# Mapping on Increasing Union

## Theorem

Let $S_0, S_1, S_2, \ldots, S_i, \ldots$ be sets such that:

- $S_0 \subseteq S_1 \subseteq S_2 \subseteq \ldots \subseteq S_i \subseteq \ldots$

that is, each set is contained in the next as a subset.

Let $S$ be the increasing union of $S_0, S_1, S_2, \ldots, S_i, \ldots$:

- $\displaystyle S = \bigcup_{i \mathop \in \N} S_i$

For each $i \in \N$, let $f_i: S_i \to T$ be a mapping such that:

- $\forall j < i: f_i \restriction_{S_j} = f_j$

where $f_i \restriction_{S_j}$ denotes the restriction of $f_i$ to $S_j$.

Then there is a **unique** mapping:

- $f: S \to T$

which extends each $f_i$ to $S$.

## Proof

Suppose $f: S \to T$ and $g: S \to T$ are both extensions of $f_i$ to $S$ for all $i \in \N$ such that $f \ne g$.

We have been given the domain and codomain of $f$.

Suppose there exists any $g: S \to T$ which is different from $f$.

This must be because $f$ and $g$ do not agree throughout their entire domain.

Thus:

- $\exists x \in S: f \left({x}\right) \ne g \left({x}\right)$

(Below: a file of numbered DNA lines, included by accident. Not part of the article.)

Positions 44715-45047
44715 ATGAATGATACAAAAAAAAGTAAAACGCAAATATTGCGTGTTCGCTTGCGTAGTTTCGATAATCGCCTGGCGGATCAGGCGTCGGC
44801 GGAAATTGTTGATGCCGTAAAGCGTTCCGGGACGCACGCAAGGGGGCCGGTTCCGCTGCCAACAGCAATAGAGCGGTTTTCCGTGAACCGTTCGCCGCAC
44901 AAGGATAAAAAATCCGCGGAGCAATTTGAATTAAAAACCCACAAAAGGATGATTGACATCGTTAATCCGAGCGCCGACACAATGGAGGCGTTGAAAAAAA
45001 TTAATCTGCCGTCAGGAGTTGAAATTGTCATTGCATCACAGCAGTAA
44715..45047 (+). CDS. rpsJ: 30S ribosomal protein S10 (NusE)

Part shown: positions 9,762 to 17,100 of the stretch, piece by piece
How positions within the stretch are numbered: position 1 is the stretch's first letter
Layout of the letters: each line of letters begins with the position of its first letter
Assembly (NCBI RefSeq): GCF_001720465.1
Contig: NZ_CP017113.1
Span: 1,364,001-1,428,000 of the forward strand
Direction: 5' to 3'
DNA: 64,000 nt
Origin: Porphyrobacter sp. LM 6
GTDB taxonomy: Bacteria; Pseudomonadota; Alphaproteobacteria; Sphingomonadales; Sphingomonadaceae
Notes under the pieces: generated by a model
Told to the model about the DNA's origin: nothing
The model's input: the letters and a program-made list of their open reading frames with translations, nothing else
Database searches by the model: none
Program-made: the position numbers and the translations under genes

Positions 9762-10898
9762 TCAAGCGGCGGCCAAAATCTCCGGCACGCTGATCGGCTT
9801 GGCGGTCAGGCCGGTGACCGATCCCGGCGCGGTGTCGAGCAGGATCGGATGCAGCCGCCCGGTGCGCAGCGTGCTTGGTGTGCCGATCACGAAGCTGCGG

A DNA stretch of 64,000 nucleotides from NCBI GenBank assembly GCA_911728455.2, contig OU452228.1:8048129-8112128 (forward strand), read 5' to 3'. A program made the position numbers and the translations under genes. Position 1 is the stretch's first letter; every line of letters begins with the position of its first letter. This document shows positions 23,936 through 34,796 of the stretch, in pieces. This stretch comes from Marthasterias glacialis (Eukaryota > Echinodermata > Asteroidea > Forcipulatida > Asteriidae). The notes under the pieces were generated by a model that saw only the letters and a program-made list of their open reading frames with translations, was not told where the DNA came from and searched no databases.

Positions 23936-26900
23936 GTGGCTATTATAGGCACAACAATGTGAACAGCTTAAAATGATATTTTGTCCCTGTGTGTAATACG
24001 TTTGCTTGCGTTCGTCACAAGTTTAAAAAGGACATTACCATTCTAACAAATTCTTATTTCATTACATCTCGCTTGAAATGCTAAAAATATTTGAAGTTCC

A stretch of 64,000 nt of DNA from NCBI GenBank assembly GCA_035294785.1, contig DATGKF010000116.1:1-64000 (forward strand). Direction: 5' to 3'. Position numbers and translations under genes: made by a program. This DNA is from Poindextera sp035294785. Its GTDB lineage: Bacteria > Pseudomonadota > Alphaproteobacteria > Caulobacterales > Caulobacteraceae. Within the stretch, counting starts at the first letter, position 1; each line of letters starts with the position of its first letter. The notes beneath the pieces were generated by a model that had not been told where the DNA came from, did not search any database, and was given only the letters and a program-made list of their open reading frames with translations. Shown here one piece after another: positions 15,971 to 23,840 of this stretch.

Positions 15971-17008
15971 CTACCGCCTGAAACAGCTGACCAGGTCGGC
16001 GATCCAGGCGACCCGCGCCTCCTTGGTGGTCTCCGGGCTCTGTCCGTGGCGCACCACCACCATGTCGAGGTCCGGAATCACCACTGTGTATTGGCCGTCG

Then by definition of set union:

- $\exists S_k \subseteq S: x \in S_k$.

From the definition, both $f$ and $g$ are extensions of $S_k$.

But this means they must agree on $S_k$.

That is:

- $\forall x \in S_k: f \left({x}\right) = g \left({x}\right)$

This contradicts the supposition that $f \left({x}\right) \ne g \left({x}\right)$.

Thus:

- $\forall x \in S: f \left({x}\right) = g \left({x}\right)$

and $f$ has been shown to equal $g$.

Hence the result.

$\blacksquare$

## Sources

- 1996: H. Jerome Keisler and Joel Robbin:
*Mathematical Logic and Computability*... (previous) ... (next): Appendix $\text{A}.4$: Composition and Restriction: Problem $\text{A}.4.1$